1864 Liberty Seated dollars are enjoyed by collectors of 19th-century type silver coins and are generally regarded as historic numismatic relics. While these coins do contain nearly an ounce of silver, they really shouldn’t be collected strictly as silver bullion, for doing such mitigates their importance as rare U.S. coins. Besides, collecting Liberty Seated silver dollars as bullion coins would be quite costly for silver stackers, who want as much silver for as little money as possible. The numismatic premium for a typical Liberty Seated dollar is hundreds of dollars over spot!
1864 Liberty Seated dollars are considerably scarce, as only 30,700 specimens were made, including 470 in proof condition. Business strikes are worth $425 in Very Good-8 up to $3,600 in Mint State-60. Proofs range in value from $4,500 up to $10,000 or more, depending on individual condition.
Mintage of 1864 dollars was done at only the Philadelphia Mint, yet Liberty Seated dollars were struck at several different United States Mint branch facilities over the course of their production from 1840 through 1873. These branch mints include the Carson City, New Orleans, and San Francisco Mints. Liberty Seated dollars were designed by Christian Gobrecht, who is also the designer behind most of the other Liberty Seated coins of the 19th century, including the half dime, dime, quarter, and half dollar. It should be noted that William Barber designed the 20 Cent piece of the 1870s, which looks similar in design to the Gobrecht Liberty Seated motif.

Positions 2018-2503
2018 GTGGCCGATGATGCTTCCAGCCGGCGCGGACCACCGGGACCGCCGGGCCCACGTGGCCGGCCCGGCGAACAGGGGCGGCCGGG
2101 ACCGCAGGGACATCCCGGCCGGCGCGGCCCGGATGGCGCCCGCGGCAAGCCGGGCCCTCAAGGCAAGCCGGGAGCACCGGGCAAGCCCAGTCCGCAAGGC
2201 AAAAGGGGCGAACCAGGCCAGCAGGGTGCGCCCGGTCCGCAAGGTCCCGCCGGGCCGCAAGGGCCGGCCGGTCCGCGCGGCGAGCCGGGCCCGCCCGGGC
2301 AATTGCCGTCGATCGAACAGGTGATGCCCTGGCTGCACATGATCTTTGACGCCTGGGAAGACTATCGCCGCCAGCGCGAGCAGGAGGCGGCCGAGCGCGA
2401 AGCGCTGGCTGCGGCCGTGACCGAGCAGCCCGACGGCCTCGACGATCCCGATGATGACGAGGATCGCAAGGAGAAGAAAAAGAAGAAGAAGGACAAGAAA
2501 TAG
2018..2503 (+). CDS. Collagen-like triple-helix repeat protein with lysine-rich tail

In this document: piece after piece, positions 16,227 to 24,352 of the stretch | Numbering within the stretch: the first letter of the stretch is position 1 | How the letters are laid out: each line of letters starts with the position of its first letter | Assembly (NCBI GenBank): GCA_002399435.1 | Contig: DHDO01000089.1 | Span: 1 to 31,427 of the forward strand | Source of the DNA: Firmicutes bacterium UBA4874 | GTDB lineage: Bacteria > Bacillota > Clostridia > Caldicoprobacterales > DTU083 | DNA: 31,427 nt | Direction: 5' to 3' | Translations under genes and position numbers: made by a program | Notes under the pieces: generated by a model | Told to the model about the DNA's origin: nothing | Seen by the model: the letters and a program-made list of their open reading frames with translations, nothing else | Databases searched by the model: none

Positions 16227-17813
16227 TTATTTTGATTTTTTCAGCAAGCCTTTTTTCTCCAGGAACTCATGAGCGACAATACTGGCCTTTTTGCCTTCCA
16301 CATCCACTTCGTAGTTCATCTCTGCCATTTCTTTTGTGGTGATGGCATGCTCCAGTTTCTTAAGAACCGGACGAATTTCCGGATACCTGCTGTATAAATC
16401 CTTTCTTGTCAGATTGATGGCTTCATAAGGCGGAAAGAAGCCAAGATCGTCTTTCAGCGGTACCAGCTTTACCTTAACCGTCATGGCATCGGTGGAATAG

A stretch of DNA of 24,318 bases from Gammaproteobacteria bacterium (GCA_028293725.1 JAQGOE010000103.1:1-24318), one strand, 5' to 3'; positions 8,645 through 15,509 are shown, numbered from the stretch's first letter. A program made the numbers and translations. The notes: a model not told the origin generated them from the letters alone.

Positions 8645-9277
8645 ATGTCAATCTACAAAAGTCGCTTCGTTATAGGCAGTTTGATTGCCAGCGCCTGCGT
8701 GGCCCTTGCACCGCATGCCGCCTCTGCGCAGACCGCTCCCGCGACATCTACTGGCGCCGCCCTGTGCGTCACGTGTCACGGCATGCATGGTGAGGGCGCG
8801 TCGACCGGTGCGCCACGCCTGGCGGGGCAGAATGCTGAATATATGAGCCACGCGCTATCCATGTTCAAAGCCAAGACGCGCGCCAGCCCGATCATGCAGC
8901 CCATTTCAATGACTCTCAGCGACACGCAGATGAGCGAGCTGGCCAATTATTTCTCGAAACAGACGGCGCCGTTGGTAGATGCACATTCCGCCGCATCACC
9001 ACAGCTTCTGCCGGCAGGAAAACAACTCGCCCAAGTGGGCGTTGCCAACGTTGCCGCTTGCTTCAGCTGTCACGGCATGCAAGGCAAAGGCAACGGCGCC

Liberty Seated silver dollars circulated primarily during the 1840s and 1850s. By the 1860s, Liberty Seated dollars circulated mainly in the foreign trade channels – a common fate for many U.S. silver dollars made during the 19th century. This was due to the silver content of these coins. As silver prices rose during the 1860s and at other points during the 19th century, use of silver dollars in foreign trade would further rise.
Liberty Seated dollars consist of a 90 percent silver and 10 percent copper composition; they weigh 26.73 grams and contain 0.77344 ounces of pure silver. Their diameter measures 38.1 millimeters, which is the same width as the popular Morgan and Peace silver dollars that were struck by the United States Mint during the latter 19th and early 20th centuries.